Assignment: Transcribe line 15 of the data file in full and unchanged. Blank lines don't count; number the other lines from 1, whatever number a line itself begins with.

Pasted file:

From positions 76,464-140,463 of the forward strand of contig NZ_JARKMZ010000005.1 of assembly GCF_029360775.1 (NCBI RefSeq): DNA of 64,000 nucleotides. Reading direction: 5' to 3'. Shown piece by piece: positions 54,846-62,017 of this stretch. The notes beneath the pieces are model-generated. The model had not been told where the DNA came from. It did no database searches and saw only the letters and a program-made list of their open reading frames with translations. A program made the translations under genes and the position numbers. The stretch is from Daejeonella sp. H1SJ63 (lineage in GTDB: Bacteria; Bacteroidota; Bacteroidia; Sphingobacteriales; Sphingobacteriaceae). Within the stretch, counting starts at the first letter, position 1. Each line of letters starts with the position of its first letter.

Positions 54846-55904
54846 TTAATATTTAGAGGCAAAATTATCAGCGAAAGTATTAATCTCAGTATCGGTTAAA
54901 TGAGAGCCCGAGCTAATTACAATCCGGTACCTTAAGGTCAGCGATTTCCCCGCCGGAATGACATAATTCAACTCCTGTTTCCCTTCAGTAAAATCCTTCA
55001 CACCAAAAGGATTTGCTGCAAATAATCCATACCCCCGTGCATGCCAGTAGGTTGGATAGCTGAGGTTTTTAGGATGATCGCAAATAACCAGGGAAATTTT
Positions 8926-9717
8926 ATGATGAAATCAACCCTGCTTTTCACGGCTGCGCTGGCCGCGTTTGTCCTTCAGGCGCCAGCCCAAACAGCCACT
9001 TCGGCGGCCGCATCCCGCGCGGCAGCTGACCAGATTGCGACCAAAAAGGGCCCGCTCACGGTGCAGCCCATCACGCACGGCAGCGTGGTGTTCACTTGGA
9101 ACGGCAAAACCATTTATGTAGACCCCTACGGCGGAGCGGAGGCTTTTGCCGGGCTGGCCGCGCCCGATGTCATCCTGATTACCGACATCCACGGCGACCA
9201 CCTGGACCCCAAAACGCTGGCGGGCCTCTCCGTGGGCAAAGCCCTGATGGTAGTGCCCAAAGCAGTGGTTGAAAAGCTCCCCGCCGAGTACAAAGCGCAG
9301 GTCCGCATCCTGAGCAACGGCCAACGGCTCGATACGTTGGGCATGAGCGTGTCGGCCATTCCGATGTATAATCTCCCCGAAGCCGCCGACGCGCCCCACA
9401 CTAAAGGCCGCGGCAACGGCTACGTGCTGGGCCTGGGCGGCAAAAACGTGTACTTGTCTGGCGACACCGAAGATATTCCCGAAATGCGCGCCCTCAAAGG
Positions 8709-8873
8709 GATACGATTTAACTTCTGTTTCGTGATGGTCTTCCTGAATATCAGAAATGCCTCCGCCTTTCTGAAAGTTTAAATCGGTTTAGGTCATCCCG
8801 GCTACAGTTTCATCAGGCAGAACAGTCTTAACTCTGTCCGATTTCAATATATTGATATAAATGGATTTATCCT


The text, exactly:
8801 GCTACAGTTTCATCAGGCAGAACAGTCTTAACTCTGTCCGATTTCAATATATTGATATAAATGGATTTATCCT